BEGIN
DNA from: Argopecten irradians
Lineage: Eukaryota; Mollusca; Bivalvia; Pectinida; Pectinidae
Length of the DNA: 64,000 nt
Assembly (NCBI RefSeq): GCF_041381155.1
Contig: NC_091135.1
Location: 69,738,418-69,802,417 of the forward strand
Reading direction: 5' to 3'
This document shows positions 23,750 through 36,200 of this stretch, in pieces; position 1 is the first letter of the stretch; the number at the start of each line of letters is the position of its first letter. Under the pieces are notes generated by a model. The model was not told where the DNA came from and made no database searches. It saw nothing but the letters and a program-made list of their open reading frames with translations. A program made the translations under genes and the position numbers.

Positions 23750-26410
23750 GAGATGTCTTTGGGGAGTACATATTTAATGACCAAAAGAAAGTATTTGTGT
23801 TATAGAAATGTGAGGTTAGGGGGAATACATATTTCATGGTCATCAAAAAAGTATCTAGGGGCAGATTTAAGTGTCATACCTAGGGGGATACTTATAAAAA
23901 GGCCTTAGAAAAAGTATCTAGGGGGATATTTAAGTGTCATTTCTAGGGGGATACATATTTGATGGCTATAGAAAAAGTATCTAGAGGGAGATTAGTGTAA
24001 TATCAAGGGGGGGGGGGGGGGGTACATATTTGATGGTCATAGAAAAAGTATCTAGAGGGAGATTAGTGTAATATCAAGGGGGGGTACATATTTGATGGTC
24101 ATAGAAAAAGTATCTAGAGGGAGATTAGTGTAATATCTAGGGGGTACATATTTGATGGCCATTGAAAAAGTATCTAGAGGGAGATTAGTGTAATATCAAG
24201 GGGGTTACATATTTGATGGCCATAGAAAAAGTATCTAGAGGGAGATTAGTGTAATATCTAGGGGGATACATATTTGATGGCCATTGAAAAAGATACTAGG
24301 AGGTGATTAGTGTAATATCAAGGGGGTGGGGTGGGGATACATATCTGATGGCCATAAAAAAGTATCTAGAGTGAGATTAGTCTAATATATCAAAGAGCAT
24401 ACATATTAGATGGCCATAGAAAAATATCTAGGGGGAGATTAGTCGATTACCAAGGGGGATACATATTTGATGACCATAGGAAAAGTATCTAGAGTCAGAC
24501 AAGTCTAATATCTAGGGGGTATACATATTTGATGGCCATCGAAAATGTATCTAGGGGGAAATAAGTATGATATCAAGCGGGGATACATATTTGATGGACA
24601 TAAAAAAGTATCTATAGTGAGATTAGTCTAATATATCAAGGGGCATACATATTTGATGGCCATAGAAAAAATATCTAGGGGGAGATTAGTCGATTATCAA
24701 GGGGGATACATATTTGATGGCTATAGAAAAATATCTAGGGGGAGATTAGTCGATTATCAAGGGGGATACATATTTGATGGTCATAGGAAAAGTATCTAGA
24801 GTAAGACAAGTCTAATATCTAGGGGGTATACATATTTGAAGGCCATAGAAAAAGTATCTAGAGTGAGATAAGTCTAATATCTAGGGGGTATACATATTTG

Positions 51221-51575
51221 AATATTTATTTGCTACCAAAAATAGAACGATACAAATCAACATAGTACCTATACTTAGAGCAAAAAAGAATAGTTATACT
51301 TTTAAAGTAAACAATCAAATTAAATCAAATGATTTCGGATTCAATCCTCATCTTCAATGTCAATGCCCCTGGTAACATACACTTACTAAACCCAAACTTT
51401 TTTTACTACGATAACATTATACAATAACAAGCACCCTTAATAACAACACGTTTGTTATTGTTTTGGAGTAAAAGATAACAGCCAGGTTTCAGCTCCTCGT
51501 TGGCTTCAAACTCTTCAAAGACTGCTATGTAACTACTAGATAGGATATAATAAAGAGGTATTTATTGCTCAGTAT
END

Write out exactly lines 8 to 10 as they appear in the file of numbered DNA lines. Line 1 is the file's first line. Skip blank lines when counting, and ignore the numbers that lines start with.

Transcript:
This document shows positions 23,750 through 36,200 of this stretch, in pieces; position 1 is the first letter of the stretch; the number at the start of each line of letters is the position of its first letter. Under the pieces are notes generated by a model. The model was not told where the DNA came from and made no database searches. It saw nothing but the letters and a program-made list of their open reading frames with translations. A program made the translations under genes and the position numbers.

Positions 23750-26410
23750 GAGATGTCTTTGGGGAGTACATATTTAATGACCAAAAGAAAGTATTTGTGT